Wonderful though Apple’s new iPad Pro is, I am already hearing of users suffering from neck pain after using one, generally when they have been typing into the on-screen keyboard rather than using its Smart Keyboard. However, similar problems can result from extended periods working at a Smart Keyboard, or indeed when using any laptop with an attached display, such as the MacBook, MacBook Pro, and MacBook Air.
The most probable – almost certain – cause of neck pain, backache, headaches, fatigue, and similar symptoms is trying to look at a display which is either in the same position as the keyboard (when using an on-screen keyboard), or immediately adjacent to it.
This is a long-standing problem for which the only solution is to separate keyboard from display, and position both appropriately. The classic layout shown below is well-proven, and strongly recommended.
Note that the forearms should be near-horizontal, with the wrists supported and straight in front of the body at about shoulder width, whilst the head and eyes should look straight ahead at a screen which is in a vertical plane, perpendicular to the gaze. It is anatomically impossible to put the hands and head in the best position for an on-screen keyboard, or one which is immediately adjacent to the keyboard.
If you are not typing for prolonged periods, most users can get away with using the display as a keyboard, or their being immediately adjacent. But you will then need to take frequent breaks from typing, so that you can assume a more comfortable posture.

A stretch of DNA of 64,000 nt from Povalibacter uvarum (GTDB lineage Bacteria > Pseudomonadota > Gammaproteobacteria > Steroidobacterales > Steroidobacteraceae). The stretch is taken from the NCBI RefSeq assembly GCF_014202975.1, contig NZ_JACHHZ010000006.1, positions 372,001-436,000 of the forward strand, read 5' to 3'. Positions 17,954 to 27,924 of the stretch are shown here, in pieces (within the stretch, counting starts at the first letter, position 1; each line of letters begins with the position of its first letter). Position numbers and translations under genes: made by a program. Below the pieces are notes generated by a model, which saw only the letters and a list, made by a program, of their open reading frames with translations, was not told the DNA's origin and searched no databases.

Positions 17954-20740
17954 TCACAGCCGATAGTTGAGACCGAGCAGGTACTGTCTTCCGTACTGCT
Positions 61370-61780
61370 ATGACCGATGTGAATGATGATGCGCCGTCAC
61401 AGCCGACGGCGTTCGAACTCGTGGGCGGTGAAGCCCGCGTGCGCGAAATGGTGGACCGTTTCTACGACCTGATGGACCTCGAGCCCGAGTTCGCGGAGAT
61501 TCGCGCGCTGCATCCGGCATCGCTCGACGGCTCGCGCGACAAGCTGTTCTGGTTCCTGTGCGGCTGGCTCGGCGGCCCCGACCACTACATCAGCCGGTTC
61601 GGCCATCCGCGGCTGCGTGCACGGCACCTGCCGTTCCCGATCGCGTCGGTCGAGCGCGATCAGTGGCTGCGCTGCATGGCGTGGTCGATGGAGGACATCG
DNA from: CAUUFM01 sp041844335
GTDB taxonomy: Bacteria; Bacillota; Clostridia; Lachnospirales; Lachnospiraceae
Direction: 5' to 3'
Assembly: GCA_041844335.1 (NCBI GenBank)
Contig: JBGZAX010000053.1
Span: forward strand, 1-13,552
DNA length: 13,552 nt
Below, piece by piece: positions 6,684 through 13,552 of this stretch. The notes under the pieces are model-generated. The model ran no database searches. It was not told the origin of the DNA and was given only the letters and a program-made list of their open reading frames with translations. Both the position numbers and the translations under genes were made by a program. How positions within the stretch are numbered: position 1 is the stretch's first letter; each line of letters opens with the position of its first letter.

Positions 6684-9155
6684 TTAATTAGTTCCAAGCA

As Apple’s Smart Keyboard docks with the iPad Pro, the combination is not suitable for prolonged or intense keyboard or touch-screen use. You would be far better connecting the iPad Pro with an external display, so that it, and/or the Smart Keyboard, are only used for manual input, and you mainly look at the (ergonomically-positioned) external display.
Similarly, laptops should either be used as input devices with an external display, or used as the display to a suitably-positioned wireless keyboard.
These may appear to make the use of iPads, MacBooks, etc., ungainly and inefficient. However, when you are in your fifties and sixties, earlier insistence on good posture will pay off. It is much more effective than relying on your Apple Watch to remind you to stand every so often: if you work scrunched up so that you can use the same display for input and viewing, you will suffer both in the short- and long-term.
Further information about working at a computer or any other device in comfort is in this article, and I have previously drawn attention to the implications for the use of tablets and related devices here.